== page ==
We use a variety of data sources and methods to generate our trackers and reports. This page should provide information on what data sources we use and describe our data methodology.


We make changes to our methodology for a variety of reasons. This has included adding new datasets or new details, finding new ways to give faster updates, or adding new modelling. This can help us add new insights and a better understanding to how Russia is profiting from fossil fuels.

2024-06-28. We no longer track LPG exports from Russia and have removed the historical data from our charts and data. Out of Russia’s total fossil fuel exports, LPG exports make up a very small proportion. We made this decision as we would like to prioritise other areas that have more impact. We have removed the historical LPG data so we don’t mislead readers with partial data.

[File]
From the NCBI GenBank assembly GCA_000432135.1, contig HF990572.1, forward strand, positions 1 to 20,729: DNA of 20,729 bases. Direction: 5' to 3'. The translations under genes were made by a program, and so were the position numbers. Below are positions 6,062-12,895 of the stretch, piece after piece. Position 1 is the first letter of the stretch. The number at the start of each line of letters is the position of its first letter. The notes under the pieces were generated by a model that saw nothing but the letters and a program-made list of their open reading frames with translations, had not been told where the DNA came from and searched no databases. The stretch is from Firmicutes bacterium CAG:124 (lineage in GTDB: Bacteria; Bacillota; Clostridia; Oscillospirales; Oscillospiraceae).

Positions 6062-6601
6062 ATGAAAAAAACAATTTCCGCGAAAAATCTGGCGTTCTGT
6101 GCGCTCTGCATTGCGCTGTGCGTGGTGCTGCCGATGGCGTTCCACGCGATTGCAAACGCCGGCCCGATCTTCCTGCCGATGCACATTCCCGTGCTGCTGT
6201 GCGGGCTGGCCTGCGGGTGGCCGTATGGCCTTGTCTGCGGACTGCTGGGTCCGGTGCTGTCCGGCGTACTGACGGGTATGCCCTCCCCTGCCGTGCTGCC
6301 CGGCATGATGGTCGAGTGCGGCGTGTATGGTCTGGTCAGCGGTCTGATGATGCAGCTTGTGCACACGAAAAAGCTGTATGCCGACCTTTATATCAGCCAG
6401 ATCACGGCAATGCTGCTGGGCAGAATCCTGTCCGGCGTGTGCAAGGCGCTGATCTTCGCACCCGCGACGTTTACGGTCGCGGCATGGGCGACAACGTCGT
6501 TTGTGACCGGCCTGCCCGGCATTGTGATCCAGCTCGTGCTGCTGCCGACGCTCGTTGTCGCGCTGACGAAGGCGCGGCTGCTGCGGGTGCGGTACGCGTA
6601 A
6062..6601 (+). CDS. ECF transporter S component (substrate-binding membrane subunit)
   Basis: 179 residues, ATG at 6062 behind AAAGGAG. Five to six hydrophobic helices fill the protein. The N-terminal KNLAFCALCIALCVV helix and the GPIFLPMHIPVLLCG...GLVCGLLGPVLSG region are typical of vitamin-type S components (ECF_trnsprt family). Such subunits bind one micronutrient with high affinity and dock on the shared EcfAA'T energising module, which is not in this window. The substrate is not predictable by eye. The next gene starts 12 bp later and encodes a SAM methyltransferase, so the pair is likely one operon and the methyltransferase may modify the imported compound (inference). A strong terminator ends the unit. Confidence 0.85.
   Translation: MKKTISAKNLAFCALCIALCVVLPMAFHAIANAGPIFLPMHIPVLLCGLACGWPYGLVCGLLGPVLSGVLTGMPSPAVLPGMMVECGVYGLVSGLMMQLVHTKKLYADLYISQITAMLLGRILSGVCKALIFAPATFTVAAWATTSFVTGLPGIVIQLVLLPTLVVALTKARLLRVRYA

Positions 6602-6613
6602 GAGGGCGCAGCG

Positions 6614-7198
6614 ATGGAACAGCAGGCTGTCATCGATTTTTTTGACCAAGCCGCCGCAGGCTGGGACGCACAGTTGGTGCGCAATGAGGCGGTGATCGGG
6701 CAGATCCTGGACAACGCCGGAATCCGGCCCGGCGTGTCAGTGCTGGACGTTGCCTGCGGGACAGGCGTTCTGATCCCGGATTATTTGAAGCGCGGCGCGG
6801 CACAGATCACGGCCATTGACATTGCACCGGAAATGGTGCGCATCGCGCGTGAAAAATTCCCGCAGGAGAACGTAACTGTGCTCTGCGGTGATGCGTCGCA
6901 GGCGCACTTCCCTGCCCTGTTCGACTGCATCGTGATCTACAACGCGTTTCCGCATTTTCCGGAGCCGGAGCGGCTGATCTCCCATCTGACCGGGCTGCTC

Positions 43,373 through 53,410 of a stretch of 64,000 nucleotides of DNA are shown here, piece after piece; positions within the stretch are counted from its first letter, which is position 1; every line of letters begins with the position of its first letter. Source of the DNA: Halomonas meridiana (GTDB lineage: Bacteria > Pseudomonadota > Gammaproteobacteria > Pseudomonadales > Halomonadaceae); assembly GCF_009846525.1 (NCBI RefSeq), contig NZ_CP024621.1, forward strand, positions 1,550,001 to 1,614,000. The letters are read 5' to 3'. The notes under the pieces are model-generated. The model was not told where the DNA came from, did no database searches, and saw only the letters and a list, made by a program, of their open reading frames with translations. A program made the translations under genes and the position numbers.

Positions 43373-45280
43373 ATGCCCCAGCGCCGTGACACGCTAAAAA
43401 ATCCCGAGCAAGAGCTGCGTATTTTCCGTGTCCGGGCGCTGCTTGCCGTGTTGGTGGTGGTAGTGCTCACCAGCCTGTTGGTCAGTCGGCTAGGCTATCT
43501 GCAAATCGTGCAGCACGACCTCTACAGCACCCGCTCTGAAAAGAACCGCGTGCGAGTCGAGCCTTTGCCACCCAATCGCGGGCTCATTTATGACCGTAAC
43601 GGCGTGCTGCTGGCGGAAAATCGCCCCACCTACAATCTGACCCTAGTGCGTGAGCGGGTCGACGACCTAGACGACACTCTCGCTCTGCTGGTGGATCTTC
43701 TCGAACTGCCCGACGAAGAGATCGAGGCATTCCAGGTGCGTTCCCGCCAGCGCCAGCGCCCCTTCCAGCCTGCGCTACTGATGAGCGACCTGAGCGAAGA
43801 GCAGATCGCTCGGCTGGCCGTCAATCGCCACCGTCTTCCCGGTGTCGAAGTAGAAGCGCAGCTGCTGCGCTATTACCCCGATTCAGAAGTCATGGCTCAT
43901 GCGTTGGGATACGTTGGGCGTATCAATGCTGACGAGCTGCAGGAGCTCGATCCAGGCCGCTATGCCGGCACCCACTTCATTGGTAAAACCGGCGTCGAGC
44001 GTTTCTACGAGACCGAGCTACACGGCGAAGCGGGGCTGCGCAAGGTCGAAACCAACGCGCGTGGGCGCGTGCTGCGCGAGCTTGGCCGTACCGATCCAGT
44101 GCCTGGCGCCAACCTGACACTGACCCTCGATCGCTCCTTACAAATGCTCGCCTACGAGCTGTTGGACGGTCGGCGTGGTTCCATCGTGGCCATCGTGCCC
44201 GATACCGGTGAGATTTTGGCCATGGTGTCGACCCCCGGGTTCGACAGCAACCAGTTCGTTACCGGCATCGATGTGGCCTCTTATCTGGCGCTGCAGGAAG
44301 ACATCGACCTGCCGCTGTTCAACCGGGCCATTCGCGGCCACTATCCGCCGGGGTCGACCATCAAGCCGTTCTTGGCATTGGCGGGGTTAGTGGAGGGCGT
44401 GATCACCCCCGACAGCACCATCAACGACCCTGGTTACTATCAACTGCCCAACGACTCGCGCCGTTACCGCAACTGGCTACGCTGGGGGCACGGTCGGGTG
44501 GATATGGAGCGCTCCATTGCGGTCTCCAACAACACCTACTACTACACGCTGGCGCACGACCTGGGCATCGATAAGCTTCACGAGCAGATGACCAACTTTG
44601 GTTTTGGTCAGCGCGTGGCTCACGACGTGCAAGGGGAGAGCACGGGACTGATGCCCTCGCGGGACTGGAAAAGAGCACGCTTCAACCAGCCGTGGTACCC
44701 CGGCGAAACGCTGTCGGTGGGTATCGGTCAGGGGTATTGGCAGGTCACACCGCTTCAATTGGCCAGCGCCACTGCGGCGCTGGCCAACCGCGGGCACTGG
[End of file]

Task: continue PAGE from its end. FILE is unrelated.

Older changes

2024-05-10. We have fixed a bug where China’s seaborne imports of crude oil from Russia were double-counted in the tracker since November 2023 and were overestimated before November 2023. With the new data, this has reduced Russia’s exports to China by EUR 17 bln since the start of the full-scale invasion.

2023-10-19. We now use Kpler to estimate seaborne exports from Russia and other countries. This change increases our tracker’s estimate of exports from Russia to the world by EUR 77.8 bln (+18% increase) and the exports to the EU by EUR 12.4 bln (+2.8% increase).

We have also changed how we receive P&I (Protection and Indemnity) insurance information about ships to additionally attain data from known P&I providers directly as well as from Equasis. This is to make sure that we have recorded the correct start date for a ship’s insurance.Find out more details on the changes in our methodology that are explained in our post about the migration from AIS (automatic identification system) data providers to the Kpler dataset.

2022-08-01. We improved the shipment detection algorithm, leading to an increased amount of detected shipments, adding another EUR 3.5 billion to the counter.

2022-07-11. Estimates of June pipelined oil data was missing for Europe. We fixed it, adding another EUR 2.8 billion to the counter.